Dr. Carey Watson woke to the sound of water bubbling through the air conditioning vents of his Texas home.
Watson and his wife gathered together their four children and pets and evacuated their home Sunday morning.
"We brought some water, canned foods, we grabbed diapers for the kids … a backpack full of stuffed animals. That's what we got before we left,” Watson said.
The remnants of Hurricane Harvey sent devastating floods pouring into the nation’s fourth-largest city Sunday as rising water chased thousands of people to rooftops or higher ground and overwhelmed rescuers who could not keep up with the constant calls for help.
Watson, a former Anderson Township resident, said he’s thankful his family is safe. Their neighbors took them in until the water subsides.
Despite leaving his home, Watson said he is determined to help his community.
"I work at the Medical Center and will probably try to stay and work and help if needed, and send the family on if needed,” he said.
Melissa Snyder met the Watson's seven years ago at Anderson Hills United Methodist Church. She started a GoFundMe page to help the family rebuild.
"It was a Sunday, so we came to church, and everyone at church pulled together and we talked about what we could do. We decided to do the GoFundMe,” Snyder said.
Within hours, the community came through. The campaign has raised almost $8,000 for the family as of Sunday night.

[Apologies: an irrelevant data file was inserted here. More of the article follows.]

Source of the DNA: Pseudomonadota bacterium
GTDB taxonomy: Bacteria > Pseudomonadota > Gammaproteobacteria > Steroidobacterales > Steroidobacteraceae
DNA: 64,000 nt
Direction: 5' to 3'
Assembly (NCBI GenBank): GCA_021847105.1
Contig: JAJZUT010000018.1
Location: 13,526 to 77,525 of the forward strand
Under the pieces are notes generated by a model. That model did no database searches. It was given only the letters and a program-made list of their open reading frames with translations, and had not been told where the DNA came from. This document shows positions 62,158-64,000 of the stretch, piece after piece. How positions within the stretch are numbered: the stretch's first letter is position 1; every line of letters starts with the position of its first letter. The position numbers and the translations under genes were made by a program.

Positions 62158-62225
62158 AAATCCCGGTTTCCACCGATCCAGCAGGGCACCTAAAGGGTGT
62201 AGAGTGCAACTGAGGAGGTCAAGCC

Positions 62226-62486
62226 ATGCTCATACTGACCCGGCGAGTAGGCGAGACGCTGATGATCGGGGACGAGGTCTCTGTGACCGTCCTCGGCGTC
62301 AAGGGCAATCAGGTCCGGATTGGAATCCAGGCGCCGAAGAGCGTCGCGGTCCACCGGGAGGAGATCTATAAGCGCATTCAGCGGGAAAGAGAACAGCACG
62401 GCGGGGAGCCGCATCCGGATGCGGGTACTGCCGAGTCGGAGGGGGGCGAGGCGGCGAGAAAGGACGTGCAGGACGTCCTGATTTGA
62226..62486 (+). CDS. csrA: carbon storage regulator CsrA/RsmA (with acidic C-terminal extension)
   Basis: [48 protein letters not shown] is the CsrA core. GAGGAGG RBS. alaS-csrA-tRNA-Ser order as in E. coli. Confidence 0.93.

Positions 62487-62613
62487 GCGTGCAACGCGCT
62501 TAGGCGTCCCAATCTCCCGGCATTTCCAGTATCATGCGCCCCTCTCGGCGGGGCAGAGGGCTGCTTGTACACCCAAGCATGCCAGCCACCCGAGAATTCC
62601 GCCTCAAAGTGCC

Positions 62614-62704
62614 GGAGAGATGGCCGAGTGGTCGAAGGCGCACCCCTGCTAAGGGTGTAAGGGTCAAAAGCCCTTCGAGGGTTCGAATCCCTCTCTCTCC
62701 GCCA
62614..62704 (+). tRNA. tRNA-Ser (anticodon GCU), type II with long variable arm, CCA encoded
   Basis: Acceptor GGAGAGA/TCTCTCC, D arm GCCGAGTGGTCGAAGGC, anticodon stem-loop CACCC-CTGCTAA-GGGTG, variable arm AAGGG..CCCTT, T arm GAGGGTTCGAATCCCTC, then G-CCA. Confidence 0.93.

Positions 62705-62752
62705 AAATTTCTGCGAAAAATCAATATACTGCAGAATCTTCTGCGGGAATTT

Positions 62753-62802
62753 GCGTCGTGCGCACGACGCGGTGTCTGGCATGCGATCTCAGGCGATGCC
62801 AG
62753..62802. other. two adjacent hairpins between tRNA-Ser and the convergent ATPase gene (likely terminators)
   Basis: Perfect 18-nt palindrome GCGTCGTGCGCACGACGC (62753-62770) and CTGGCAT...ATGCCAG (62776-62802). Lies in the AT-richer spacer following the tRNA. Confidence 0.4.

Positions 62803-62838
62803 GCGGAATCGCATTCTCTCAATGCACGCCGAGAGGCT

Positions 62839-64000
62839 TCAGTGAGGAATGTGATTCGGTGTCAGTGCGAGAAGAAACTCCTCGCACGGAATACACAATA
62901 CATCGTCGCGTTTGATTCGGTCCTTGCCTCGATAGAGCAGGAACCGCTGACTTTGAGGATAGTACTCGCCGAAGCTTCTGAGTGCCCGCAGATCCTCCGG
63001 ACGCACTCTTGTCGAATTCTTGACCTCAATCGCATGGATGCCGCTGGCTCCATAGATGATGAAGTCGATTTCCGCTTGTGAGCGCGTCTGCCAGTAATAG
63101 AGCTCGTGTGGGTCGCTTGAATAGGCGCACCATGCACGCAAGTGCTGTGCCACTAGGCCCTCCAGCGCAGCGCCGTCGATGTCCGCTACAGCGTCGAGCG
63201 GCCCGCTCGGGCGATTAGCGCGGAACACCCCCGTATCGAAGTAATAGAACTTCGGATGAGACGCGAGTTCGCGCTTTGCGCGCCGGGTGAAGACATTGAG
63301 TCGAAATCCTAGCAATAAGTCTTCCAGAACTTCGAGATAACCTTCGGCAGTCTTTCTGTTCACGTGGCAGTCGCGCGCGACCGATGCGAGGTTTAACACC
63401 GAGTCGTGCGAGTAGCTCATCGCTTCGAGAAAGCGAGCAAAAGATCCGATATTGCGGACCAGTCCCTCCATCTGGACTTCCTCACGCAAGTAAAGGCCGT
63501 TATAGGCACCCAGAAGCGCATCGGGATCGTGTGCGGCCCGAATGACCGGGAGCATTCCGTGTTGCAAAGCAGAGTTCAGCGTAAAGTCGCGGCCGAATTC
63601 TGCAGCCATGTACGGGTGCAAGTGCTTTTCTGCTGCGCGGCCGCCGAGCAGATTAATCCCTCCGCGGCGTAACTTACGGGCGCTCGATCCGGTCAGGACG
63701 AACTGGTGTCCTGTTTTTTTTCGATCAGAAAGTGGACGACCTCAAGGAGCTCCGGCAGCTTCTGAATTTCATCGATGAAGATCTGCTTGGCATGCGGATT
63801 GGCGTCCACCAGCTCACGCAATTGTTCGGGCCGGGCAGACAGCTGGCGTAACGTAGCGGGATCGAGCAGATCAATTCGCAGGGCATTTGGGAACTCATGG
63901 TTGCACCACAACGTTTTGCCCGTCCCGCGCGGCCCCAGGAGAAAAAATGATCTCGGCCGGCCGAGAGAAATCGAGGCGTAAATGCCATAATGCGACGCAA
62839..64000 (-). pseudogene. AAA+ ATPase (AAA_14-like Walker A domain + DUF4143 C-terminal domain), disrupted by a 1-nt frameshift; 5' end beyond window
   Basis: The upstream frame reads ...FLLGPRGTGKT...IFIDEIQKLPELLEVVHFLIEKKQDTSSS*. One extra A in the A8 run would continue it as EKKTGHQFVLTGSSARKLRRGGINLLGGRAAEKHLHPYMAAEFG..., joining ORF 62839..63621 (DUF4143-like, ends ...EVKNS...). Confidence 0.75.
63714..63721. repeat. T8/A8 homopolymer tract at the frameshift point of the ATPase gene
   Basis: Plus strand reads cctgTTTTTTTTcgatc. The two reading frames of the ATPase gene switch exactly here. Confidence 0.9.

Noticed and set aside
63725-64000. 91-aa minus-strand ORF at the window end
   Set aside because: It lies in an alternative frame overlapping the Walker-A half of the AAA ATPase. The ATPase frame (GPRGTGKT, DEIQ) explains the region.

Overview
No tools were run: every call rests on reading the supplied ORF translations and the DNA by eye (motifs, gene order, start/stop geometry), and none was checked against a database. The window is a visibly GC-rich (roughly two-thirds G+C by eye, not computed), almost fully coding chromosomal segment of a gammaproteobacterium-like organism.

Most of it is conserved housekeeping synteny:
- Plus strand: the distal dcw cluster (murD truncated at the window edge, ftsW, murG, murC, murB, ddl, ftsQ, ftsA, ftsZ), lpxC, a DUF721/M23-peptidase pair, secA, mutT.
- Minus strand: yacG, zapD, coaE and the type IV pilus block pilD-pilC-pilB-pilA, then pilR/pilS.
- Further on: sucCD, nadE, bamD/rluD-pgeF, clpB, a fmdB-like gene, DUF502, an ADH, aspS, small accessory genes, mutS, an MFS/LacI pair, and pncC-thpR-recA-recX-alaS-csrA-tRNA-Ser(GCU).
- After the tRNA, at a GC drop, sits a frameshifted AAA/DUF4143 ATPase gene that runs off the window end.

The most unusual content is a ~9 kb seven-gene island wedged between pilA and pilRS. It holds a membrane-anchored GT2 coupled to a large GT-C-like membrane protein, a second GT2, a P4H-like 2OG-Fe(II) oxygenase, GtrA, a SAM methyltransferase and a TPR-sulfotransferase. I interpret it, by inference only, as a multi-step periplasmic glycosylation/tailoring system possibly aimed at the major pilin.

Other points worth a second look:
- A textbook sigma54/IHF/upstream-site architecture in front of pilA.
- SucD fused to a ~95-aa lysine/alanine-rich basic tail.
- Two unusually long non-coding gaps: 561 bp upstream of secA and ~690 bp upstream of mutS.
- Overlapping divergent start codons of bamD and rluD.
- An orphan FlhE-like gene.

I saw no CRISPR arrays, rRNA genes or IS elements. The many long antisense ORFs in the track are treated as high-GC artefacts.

"I'm not one bit surprised because the Watson's would give you the shirt off your back. They're the nicest people. They're giving,” she said.
Another former Greater Cincinnati resident is unable to return to her home in Houston.
Megan O’Leary, an Indian Hill graduate, said she and her husband can’t return to their apartment in Houston due to delayed flights.
They don’t know the extent of the damage yet, but O’Leary said their friends might have moved their cars to higher ground.
“We had to overnight my husband's car keys to our friends in Houston so they can move our cars,” she said. “We expect our normal parking spot to be flooded."
WCPO - 9 On Your Side is hosting a phone bank to benefit victims of Tropical Storm Harvey. Phone lines will be open for “Taking Action for Texas” Monday from 4-8 p.m. This is part of a company-wide effort by Scripps to provide relief for those affected by the unprecedented flooding in Texas. Proceeds will benefit the American Red Cross and its effort to help the flood victims. To donate, call 513-749-9400.
To donate right now, visit redcross.org, call 1-800-RED CROSS or text the word REDCROSS to 90999 to make a $10 donation.
Click here for more information about how you can help Hurricane Harvey victims.
The Associated Press contributed to this report.